12 YEARS A SLAVE
In 1853, the book 12 Years a Slave, an account by Solomon Northup (as told to David Wilson)
of his 12 years held captive on several Louisiana plantations became a best seller of its day. The book
spoke to readers on multiple levels. It opened a previously closed window on daily slave life,
uncovering what it was really like to "belong" to a master, whether ruthless or seemingly gracious and
benevolent. At the same time, it painted a complex picture of the moral, emotional and spiritual
impact that slavery -- the so-called "Peculiar Institution" -- had on all kinds of people, from slaves of
diverse backgrounds to the plantation owners themselves. Most enduringly, the book spoke to the
indestructible human spirit.
Written just a year after Northup regained his freedom, and nine years before the Civil War,
the book became a vital part of the national debate over slavery's future and countered claims of idyllic
situations made by slaveholders. Northup himself said that, by sharing his tale, and revealing the
broad range of personalities and attitudes inside the plantation system, he was "determined to portray
the institution of slavery as I have seen and known it."
Many were moved by his courage to not only explain what happened to him, but also to give
detailed specifics. The great American statesmen Frederick Douglass, who also in 1845 published a
seminal autobiography of his life having been born as a slave, said of Northup: "Think of it! For thirty
years a man with all a man's hopes, fears and aspirations -- with a wife and children to call him by
endearing names of husband and father -- with a home, humble it may be, but still a home...then for
12 years a thing, a chattel person, classed with mules and horses and treated with less consideration
than they . . . Oh it is horrible! It chills the blood to think that such things are."
Despite the book's powerful influence, and its importance as a historic document, 12 Years a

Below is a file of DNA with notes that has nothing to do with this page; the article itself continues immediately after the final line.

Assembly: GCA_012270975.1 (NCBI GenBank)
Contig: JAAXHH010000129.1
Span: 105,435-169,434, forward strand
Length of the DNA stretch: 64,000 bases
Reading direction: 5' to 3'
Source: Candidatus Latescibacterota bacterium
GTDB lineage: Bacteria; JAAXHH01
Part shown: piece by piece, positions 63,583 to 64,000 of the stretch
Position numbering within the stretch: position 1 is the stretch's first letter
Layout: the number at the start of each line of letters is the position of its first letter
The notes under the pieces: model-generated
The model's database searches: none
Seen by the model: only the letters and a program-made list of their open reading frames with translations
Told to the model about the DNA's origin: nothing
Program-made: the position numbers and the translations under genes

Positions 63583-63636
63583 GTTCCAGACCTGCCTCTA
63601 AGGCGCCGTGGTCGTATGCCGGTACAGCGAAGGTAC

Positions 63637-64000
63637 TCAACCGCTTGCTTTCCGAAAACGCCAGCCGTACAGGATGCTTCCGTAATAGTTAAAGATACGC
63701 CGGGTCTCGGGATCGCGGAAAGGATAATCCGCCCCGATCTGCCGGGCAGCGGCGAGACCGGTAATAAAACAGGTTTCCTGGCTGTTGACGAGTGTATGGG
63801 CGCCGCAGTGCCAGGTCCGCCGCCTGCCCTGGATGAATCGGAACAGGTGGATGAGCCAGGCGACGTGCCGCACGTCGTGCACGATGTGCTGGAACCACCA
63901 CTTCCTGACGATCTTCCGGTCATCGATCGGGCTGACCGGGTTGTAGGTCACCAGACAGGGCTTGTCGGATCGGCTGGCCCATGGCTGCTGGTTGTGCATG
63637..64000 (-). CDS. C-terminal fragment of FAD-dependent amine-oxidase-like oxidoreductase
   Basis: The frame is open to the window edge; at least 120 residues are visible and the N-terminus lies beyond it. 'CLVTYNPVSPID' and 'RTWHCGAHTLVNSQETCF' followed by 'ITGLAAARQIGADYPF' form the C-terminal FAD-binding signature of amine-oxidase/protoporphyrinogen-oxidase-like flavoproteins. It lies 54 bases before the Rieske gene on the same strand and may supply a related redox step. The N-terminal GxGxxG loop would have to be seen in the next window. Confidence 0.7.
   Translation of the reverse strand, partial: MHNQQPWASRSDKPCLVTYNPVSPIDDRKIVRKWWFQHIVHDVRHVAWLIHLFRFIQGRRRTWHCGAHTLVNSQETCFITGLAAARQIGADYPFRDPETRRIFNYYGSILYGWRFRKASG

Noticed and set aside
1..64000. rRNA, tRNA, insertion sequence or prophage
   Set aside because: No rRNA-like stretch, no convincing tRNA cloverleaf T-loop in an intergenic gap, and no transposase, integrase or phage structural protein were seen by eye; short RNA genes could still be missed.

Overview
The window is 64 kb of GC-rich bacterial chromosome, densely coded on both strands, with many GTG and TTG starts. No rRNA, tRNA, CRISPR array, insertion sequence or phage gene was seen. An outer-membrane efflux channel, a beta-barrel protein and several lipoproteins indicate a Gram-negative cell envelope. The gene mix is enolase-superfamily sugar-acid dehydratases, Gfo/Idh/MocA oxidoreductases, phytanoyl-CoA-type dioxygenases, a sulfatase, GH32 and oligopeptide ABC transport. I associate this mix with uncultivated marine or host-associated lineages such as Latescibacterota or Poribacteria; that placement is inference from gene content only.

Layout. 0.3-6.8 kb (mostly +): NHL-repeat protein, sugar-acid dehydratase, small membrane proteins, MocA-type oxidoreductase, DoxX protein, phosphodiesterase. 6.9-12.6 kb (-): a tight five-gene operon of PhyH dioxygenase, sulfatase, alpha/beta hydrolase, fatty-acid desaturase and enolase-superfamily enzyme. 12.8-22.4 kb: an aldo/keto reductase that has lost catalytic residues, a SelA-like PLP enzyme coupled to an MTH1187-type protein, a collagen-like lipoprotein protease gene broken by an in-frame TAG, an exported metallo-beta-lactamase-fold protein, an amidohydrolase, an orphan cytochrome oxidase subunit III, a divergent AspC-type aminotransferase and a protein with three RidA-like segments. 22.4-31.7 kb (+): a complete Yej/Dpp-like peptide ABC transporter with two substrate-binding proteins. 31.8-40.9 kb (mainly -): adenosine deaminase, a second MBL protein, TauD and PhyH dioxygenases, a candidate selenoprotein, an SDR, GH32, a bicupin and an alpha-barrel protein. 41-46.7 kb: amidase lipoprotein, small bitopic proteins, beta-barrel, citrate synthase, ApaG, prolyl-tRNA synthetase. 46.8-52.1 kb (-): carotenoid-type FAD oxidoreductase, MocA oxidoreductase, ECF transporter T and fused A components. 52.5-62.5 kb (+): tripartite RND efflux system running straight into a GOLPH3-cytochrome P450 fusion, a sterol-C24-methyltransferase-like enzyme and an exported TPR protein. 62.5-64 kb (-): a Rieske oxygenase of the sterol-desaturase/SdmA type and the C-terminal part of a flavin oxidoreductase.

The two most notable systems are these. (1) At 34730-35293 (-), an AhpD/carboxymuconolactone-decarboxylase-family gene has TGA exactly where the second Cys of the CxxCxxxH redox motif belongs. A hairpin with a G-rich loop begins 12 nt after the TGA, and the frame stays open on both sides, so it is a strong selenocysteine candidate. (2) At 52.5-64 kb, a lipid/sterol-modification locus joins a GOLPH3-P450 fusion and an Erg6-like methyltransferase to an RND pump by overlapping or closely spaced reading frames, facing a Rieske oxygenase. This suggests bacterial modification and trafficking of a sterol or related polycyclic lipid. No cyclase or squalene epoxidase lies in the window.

Slave nearly disappeared. It went out of print throughout much of the 20th Century. Indeed, it may
have been lost completely if it hadn't been for historian Sue Eakin who in 1968 restored Northup's
memoir and brought it hurtling back into the public conversation about civil rights. Eakin validated
the book by carefully documenting that Northup was a real person who had undergone everything
accounted for in the memoir. Since then, the book has become one of the most highly regarded of
slave narratives, but it has never fully entered contemporary cultural consciousness.
Director Steve McQueen wanted to make the story accessible to the 21st Century and give
Northup his full due as an inspirational figure. "This is a universal story yet it's also very timely, I
think," McQueen says. "Look around and you still see the repercussions of slavery every day. It's
something that hasn't fully gone away. But one can look at this story now, examine it and refresh our
memories about how and why things that happen today reflect the past. What makes this journey so
meaningful and relevant is that every one of us is Solomon Northup. As you move through the story,
you see yourself in Solomon and wonder if you would have his courage and dignity."
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